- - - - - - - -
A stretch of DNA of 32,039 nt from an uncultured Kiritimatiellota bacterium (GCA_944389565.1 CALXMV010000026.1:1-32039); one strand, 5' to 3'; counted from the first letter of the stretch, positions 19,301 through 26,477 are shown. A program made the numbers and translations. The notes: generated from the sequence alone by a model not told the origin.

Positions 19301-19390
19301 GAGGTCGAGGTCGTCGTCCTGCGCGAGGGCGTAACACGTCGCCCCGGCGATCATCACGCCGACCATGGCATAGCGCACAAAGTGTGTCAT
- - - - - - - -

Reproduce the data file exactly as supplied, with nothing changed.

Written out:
A stretch of DNA of 32,039 nt from an uncultured Kiritimatiellota bacterium (GCA_944389565.1 CALXMV010000026.1:1-32039); one strand, 5' to 3'; counted from the first letter of the stretch, positions 19,301 through 26,477 are shown. A program made the numbers and translations. The notes: generated from the sequence alone by a model not told the origin.

Positions 19301-19390
19301 GAGGTCGAGGTCGTCGTCCTGCGCGAGGGCGTAACACGTCGCCCCGGCGATCATCACGCCGACCATGGCATAGCGCACAAAGTGTGTCAT